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Dallas, Texas
National Historical Landmark

FAIR PARK

by Clint Skinner

33. Food and Fiber Building

Dallas Fair Park - Food and Fiber Building
Food and Fiber Building
Photo courtesy Clint Skinner, February 2016
Originally built as the Agriculture Building for the exposition, the structure is now called the Food and Fiber Building. The interior covers an area of 25,000 square feet. Almost a duplicate in design of the Embarcadero, it houses a variety of features pertaining to the farming industry. Small stands throughout the vicinity allow local and state companies to sell their food products. A general store in the center of the building allows visitors to purchase Texas-grown produce and other grocery items. There are also food sampling tables, an attraction that emulates a harvester machine, a gazebo for live performances, and a place to meet Elsie the Cow and her daughter Beauregard. Along the walls, visitors can view displays about agriculture on such topics as conservation, wheat, cotton, milk, pork, grain, and irrigation. All of this is only available during the fair. The rest of the time, the building remains an unused, empty husk.
Dallas Fair Park - Food and Fiber Building
Food and Fiber Building
Photo courtesy Clint Skinner, February 2016
The current building was under the threat of decay and disrepair when a decision was made to renovate it. Part of the project involved the restoration of two murals which had been covered by several layers of paint. The largest of the two depicts a group of field workers and the other shows a young woman representing fecundity. Both were thought to be the work of Carlo Ciampaglia until later evidence showed they were the product of an Italian artist named Hector Serbaroli. He moved to Mexico City to decorate the Teatro Nacional, then traveled to America when a revolution arose. He worked on commissions in California and taught at the Mount Tamalpais Military Academy.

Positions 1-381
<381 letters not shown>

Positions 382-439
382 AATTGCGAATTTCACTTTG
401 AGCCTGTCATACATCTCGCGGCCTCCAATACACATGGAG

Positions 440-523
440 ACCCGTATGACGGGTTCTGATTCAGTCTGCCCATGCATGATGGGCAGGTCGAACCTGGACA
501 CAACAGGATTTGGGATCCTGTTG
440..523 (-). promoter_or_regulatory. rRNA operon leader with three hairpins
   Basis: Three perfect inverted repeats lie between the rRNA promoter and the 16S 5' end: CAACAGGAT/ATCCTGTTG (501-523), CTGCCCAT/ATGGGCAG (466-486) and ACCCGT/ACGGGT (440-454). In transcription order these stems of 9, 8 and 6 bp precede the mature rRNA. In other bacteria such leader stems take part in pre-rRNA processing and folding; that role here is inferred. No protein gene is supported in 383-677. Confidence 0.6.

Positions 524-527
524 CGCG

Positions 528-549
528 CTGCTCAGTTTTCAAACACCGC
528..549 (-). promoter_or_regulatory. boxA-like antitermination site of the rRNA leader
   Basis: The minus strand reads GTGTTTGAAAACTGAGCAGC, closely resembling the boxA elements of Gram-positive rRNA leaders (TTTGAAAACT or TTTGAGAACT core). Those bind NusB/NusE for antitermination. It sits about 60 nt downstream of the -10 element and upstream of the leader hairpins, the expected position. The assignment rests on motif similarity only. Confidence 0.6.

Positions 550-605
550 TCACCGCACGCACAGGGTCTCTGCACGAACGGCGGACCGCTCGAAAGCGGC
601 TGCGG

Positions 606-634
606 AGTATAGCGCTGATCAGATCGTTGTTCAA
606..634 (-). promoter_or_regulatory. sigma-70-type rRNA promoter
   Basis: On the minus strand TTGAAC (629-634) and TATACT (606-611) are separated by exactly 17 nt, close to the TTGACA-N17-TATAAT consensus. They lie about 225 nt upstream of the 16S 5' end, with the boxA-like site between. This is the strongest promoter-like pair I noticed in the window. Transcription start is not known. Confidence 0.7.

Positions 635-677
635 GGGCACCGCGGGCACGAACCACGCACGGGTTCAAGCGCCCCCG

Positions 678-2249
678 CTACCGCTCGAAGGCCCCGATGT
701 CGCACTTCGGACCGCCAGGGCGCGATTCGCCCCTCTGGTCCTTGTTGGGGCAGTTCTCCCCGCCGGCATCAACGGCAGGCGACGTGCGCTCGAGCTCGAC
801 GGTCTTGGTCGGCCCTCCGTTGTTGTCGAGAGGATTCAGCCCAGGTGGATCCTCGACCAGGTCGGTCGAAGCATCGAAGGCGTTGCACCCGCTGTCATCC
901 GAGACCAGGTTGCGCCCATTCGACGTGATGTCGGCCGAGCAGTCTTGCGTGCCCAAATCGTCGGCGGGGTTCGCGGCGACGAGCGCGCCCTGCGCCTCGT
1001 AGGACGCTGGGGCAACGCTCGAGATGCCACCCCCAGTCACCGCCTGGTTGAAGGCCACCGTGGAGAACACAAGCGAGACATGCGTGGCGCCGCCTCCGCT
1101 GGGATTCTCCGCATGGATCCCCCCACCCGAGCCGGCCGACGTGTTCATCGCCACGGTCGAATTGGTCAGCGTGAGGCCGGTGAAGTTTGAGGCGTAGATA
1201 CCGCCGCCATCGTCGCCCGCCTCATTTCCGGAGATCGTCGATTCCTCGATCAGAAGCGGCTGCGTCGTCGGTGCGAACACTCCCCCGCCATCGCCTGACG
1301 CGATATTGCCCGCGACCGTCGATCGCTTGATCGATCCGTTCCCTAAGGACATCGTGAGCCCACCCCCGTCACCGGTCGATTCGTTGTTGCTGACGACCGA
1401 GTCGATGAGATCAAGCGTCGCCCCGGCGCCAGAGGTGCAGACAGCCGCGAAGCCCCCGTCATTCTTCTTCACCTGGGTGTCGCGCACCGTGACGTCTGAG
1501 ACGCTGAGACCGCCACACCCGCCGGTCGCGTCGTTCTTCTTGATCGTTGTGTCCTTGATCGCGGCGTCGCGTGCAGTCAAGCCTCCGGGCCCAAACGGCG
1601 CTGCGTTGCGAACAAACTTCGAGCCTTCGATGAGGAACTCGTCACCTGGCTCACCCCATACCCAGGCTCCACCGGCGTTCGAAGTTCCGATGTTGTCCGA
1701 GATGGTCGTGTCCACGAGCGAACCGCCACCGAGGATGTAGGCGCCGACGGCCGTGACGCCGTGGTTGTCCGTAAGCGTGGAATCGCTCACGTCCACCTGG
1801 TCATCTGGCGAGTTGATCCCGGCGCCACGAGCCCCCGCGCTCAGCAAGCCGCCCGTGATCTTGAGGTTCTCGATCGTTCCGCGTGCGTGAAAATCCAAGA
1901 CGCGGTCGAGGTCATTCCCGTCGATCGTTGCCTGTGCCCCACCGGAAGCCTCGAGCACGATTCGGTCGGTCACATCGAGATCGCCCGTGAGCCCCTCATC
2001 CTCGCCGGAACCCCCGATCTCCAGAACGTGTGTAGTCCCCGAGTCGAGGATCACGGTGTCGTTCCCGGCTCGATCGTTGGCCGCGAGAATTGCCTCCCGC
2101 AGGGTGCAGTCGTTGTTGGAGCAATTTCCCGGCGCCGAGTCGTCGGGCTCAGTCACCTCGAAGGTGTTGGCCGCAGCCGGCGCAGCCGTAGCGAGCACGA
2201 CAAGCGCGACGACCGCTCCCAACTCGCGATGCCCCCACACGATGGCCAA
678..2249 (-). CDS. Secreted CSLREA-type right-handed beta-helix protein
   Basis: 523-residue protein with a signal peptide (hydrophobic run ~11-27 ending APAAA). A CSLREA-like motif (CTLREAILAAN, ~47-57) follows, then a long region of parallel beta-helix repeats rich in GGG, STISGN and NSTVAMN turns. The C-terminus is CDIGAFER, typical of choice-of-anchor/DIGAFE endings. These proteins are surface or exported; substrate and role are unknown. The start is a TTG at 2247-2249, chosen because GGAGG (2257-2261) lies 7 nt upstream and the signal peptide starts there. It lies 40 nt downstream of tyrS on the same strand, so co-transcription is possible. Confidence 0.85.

1936 Texas  Centennial  Exposition  in Dallas aerial photo left enlarged
No. 9 - Hall of Agriculture
(
1936 Texas Centennial Exposition in Dallas - Aereal photo left)
Click on image for full view
Courtesy Sarah Reveley
Work on the building's restoration was completed in 1999. It involved strengthening the foundation, replacing the roof, and upgrading the utility systems. Once that was accomplished, workers repaired the plaster, repainted the walls, and fixed the windows. The murals were returned to their former glory in 2001. This marked the completion of the first restoration effort on a Fair Park pavilion.


December 23, 2016
© Clint Skinner

FAIR PARK:
Fair Park - Attractions:
1. Fair Park Station
2. Main Entrance
3. Founders Statue
4. Women's Museum
5. DAR House
6. The Texas Vietnam Veterans Memorial
7. Sydney Smith Memorial Fountain
8. Music Hall
9. Fair Park Esplanade
10. Centennial Building
11. Automobile Building
12. Hall of State
13. Tower Building
14. Big Tex Circle
15. Grand Place
16. Old Mill Inn
17. Magnolia Lounge
18. Hall of Religion
19. African American Museum
20. Leonhardt Lagoon
21. Dallas Museum of Natural History
22. Science Place I
23. Children's Aquarium
24. Fair Park Bandshell
25. Texas Discovery Gardens
26. WRR Headquarters
27. Science Place II
28. The Texas Star
29. Cotton Bowl Stadium
30. The Texas Skyway
31. The Embarcadero
32. The Creative Arts Building
33. Food and Fiber Building
34. Pan American Arena
35. The Woofus
36. The Swine Building
37. Briscoe Carpenter Livestock Center
38. Livestock Pavilion and Arena
39. The Horse Barn
40. Fair Park Coliseum
41. Top of Texas Tower


References:
1.Bigtex.com
2.Dallashistory.org
3.Dallas Morning News Archives
4.Fairpark.org
5.Slate, John H. Historic Dallas Parks. Arcadia Publishing, 2010.
6.Tshaonline.org
7.Watermelon-kid.com
8.Wikipedia.org
8.Winters, Willis Cecil. Fair Park. Arcadia Publishing, 2010.

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